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ACE2, COVID-19 Infection, Inflammation, and Coagulopathy: Missing Pieces in the Puzzle.
Front Physiol. 2020; 11:574753.FP

Abstract

Engulfed by the grave consequences of the coronavirus disease 2019 (COVID-19) pandemic, a better understanding of the unique pattern of viral invasion and virulence is of utmost importance. Angiotensin (Ang)-converting enzyme (ACE) 2 is a key component in COVID-19 infection. Expressed on cell membranes in target pulmonary and intestinal host cells, ACE2 serves as an anchor for initial viral homing, binding to COVID-19 spike-protein domains to enable viral entry into cells and subsequent replication. Viral attachment is facilitated by a multiplicity of membranal and circulating proteases that further uncover attachment loci. Inherent or acquired enhancement of membrane ACE2 expression, likely leads to a higher degree of infection and may explain the predisposition to severe disease among males, diabetics, or patients with respiratory or cardiac diseases. Additionally, once attached, viral intracellular translocation and replication leads to depletion of membranal ACE2 through degradation and shedding. ACE2 generates Ang 1-7, which serves a critical role in counterbalancing the vasoconstrictive, pro-inflammatory, and pro-coagulant effects of ACE-induced Ang II. Therefore, Ang 1-7 may decline in tissues infected by COVID-19, leading to unopposed deleterious outcomes of Ang II. This likely leads to microcirculatory derangement with endothelial damage, profound inflammation, and coagulopathy that characterize the more severe clinical manifestations of COVID-19 infection. Our understanding of COVID-ACE2 associations is incomplete, and some conceptual formulations are currently speculative, leading to controversies over issues such as the usage of ACE inhibitors or Ang-receptor blockers (ARBs). This highlights the importance of focusing on ACE2 physiology in the evaluation and management of COVID-19 disease.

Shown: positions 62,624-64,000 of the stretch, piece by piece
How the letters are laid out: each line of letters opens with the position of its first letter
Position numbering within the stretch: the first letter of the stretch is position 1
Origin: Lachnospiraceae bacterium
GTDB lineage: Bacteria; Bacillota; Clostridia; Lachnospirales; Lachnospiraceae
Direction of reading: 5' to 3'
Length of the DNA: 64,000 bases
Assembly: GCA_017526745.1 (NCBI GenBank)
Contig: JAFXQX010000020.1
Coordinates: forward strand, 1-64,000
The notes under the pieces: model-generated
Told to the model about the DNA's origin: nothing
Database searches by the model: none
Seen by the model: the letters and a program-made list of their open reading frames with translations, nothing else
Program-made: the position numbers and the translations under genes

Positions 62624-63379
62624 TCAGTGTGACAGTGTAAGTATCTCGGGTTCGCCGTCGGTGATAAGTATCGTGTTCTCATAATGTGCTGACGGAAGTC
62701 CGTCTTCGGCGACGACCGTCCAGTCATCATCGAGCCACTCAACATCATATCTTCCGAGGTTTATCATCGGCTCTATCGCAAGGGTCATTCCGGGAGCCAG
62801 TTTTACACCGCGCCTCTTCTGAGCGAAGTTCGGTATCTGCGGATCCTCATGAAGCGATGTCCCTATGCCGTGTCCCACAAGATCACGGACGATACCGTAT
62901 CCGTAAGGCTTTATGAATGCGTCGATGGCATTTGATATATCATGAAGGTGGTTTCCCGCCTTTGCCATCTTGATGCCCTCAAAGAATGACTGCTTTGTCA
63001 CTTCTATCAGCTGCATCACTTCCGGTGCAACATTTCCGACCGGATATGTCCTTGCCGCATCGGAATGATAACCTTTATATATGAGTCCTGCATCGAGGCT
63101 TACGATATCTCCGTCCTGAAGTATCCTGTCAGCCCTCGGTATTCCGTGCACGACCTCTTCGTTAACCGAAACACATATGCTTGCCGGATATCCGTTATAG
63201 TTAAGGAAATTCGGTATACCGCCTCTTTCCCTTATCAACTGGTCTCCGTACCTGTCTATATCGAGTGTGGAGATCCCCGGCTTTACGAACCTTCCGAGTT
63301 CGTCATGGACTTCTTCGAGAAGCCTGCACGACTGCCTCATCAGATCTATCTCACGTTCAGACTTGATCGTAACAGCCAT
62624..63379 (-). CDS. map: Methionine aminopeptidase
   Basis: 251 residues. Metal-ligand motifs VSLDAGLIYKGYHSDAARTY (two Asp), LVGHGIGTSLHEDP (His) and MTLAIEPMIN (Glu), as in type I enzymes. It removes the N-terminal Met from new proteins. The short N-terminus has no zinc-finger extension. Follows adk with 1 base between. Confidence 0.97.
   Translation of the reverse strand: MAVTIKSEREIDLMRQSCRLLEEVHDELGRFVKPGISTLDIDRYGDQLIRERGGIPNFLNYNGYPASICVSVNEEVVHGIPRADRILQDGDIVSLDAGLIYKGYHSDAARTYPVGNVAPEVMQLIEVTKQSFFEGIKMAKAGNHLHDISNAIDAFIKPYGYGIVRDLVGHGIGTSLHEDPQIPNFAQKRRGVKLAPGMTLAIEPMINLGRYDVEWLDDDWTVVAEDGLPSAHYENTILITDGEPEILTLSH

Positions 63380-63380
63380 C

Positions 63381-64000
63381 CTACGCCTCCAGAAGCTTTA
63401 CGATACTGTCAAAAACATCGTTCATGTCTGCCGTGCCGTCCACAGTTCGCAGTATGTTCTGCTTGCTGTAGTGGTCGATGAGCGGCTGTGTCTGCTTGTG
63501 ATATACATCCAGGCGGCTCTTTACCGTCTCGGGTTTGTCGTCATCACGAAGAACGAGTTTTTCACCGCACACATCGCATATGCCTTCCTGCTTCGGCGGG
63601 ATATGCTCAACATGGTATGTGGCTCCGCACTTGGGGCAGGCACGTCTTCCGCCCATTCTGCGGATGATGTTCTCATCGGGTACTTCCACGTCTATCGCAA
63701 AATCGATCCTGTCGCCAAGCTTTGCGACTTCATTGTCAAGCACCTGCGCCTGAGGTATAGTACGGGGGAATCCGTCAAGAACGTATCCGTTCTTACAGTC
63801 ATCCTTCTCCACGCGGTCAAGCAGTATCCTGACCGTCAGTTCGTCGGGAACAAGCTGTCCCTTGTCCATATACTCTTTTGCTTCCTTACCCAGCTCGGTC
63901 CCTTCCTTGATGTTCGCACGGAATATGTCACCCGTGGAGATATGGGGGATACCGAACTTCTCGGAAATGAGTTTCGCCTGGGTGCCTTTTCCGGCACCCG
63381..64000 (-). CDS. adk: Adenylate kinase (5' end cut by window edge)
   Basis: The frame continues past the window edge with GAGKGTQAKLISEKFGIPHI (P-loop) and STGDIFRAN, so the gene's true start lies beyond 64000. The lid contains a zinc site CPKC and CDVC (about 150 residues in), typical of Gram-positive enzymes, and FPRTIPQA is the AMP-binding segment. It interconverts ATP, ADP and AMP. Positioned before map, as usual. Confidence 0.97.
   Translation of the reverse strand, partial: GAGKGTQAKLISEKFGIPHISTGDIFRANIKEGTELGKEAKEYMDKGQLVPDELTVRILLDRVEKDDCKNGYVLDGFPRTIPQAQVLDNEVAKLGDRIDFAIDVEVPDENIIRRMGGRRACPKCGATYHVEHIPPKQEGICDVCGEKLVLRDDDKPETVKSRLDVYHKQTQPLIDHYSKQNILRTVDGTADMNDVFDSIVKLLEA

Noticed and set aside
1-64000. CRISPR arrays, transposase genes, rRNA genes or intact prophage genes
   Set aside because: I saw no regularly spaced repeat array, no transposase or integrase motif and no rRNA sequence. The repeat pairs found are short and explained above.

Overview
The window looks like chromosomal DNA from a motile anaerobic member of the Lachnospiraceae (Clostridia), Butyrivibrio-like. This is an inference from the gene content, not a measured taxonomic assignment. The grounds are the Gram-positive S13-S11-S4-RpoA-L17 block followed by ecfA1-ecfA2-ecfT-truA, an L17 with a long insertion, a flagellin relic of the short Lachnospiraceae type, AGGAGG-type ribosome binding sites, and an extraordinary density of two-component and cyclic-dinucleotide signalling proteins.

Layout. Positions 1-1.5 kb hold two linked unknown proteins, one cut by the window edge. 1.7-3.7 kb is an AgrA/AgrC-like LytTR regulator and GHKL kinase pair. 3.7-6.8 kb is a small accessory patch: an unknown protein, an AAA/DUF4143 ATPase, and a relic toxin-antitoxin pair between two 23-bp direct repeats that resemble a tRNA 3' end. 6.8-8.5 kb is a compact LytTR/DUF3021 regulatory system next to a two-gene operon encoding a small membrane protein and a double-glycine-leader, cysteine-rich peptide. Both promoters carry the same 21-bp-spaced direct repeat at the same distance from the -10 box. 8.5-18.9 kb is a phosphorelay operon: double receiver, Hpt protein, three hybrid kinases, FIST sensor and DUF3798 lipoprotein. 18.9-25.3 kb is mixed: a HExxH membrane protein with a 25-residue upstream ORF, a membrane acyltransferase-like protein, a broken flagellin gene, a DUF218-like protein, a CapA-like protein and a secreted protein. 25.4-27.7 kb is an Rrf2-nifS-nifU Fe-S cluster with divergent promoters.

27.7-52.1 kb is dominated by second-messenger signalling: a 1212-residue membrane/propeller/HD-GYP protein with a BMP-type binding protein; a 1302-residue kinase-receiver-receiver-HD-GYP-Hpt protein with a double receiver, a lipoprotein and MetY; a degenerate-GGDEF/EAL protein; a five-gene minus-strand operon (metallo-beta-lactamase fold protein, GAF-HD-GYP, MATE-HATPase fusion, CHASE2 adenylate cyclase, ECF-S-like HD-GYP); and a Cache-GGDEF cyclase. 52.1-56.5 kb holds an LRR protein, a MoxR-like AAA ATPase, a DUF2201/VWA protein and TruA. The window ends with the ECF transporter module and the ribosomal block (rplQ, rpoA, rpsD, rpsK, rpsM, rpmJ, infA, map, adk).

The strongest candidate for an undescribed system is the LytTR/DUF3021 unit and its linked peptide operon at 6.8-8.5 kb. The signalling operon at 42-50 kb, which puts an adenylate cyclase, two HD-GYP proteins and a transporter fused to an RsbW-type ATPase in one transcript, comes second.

Authors+Show Affiliations

Department of Physiology and Biophysics, Rappaport Faculty of Medicine, Technion-Israel Institute of Technology, Haifa, Israel. Laboratory Medicine, Rambam Medical Center, Haifa, Israel.Department of Clinical Biochemistry Hadassah Medical Center, Hadassah Hebrew University Hospital, Mt. Scopus, Jerusalem, Israel.Department of Physiology and Biophysics, Rappaport Faculty of Medicine, Technion-Israel Institute of Technology, Haifa, Israel.Department of Nephrology, Nazareth Hospital, EMMS, Nazareth and Azrieli Faculty of Medicine in Safed, Safed, Israel.The Bar-Ilan University Azrieli Faculty of Medicine in Safed, Safed, Israel.Department of Medicine, Hadassah Hebrew University Hospital, Mt. Scopus, Jerusalem, Israel.

Pub Type(s)

Journal Article

Language

eng

PubMed ID

33123031

Citation

Abassi, Zaid, et al. "ACE2, COVID-19 Infection, Inflammation, and Coagulopathy: Missing Pieces in the Puzzle." Frontiers in Physiology, vol. 11, 2020, p. 574753.
Abassi Z, Higazi AAR, Kinaneh S, et al. ACE2, COVID-19 Infection, Inflammation, and Coagulopathy: Missing Pieces in the Puzzle. Front Physiol. 2020;11:574753.